It is a big if. The Vatican entered the spirit of compromise after nine days of intensive negotiation. It praised parts of the 20-year action plan and declared that it wanted to 'join the consensus even if in an incomplete and partial manner'. The Holy See said it could accept a large part of the 113- page text.
Many delegates had expected it to disown the entire document, as happened in Mexico and Bucharest at the last two important UN population conferences 10 and 20 years ago. Ten Catholic countries, eight from Latin America, entered reservations stating that they disagreed with small parts of the text, which they saw as condoning legal abortion. But half of the Latin America nations expressed no dissent, including Brazil and Mexico. A smaller number of Muslim nations, including Libya, Egypt, Algeria, Syria and Jordan entered minor reservations.
Some are worried about abortion, but the main Arab concern was with the phrase 'couples and individuals'. They felt this could be seen as endorsing gay and lesbian 'marriages' - a Western notion they cannot entertain. The Vatican delegation's chief, Mgr Renato Martino, told delegates that by accepting part of the document the Pope was not changing any of the Church's strictures on sex outside of marriage, abortion, contraception, sterilisation and the use of condoms to avoid Aids. The Holy See, an observer at the Cairo conference because of its unusual status as a nation state, only sanctions abstinence or natural methods of avoiding conception. Abortion is explicitly condemned as a birth-control method in the Cairo text. The document is not legally binding. Fred Sai, a Ghanaian doctor and family planning expert who chaired the main committee, told delegates: 'This text has no value at all if it doesn't lead to countries implementing it.'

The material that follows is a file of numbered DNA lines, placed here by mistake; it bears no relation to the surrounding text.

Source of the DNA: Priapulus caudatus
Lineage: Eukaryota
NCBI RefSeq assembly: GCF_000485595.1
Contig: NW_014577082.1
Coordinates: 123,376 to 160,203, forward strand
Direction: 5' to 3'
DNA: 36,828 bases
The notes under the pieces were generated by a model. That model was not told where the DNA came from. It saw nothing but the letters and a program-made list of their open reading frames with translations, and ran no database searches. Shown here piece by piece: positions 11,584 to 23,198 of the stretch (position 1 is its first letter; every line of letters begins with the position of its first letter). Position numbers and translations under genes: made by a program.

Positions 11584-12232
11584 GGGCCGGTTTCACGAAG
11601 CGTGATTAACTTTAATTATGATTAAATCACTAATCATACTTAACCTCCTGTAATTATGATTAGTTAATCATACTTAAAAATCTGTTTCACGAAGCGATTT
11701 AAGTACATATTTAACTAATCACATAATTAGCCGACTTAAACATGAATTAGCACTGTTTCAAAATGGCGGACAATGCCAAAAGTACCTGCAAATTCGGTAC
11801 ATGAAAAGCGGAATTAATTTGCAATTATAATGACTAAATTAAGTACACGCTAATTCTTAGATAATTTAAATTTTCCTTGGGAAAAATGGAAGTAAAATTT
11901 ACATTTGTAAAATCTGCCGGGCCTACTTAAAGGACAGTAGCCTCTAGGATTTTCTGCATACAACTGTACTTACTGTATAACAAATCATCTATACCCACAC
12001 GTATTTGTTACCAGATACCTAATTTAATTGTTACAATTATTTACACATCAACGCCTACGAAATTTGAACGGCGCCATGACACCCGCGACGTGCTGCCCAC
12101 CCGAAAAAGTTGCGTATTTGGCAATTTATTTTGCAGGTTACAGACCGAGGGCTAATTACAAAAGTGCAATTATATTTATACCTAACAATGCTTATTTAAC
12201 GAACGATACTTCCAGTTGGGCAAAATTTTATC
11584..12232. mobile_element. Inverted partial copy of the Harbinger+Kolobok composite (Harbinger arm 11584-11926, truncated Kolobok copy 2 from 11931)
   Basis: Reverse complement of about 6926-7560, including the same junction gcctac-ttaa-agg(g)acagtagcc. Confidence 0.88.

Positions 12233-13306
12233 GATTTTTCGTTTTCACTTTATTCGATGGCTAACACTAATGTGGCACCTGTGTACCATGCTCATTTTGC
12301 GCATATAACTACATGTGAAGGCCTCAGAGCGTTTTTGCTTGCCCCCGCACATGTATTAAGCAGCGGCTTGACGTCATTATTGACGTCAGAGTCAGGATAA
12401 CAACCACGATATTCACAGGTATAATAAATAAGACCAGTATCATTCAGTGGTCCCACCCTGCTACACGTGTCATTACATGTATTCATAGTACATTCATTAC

During the conference the threat to humanity from rapid population growth has hardly been mentioned. Nor does the document set any targets for the population of individual countries or for the world; there is no prospect of any international agreement on that. But what the conference shows is that most developing countries, where population growth rates are highest, are determined to lower the average number of children each couple has. They are making the running on population control. Fertility rates have declined rapidly in the past 20 years, partly because of family planning programmes and sometimes brutal coercion, partly because more affluent, educated, better cared for people choose to have smaller families.
The latest UN figures put the world's population annual growth rate at 1.59 per cent, compared with a 1992 estimated of 1.72. The organisation now forecasts a global population of 9.83 billion in 2050, compared with 5.63 billion now.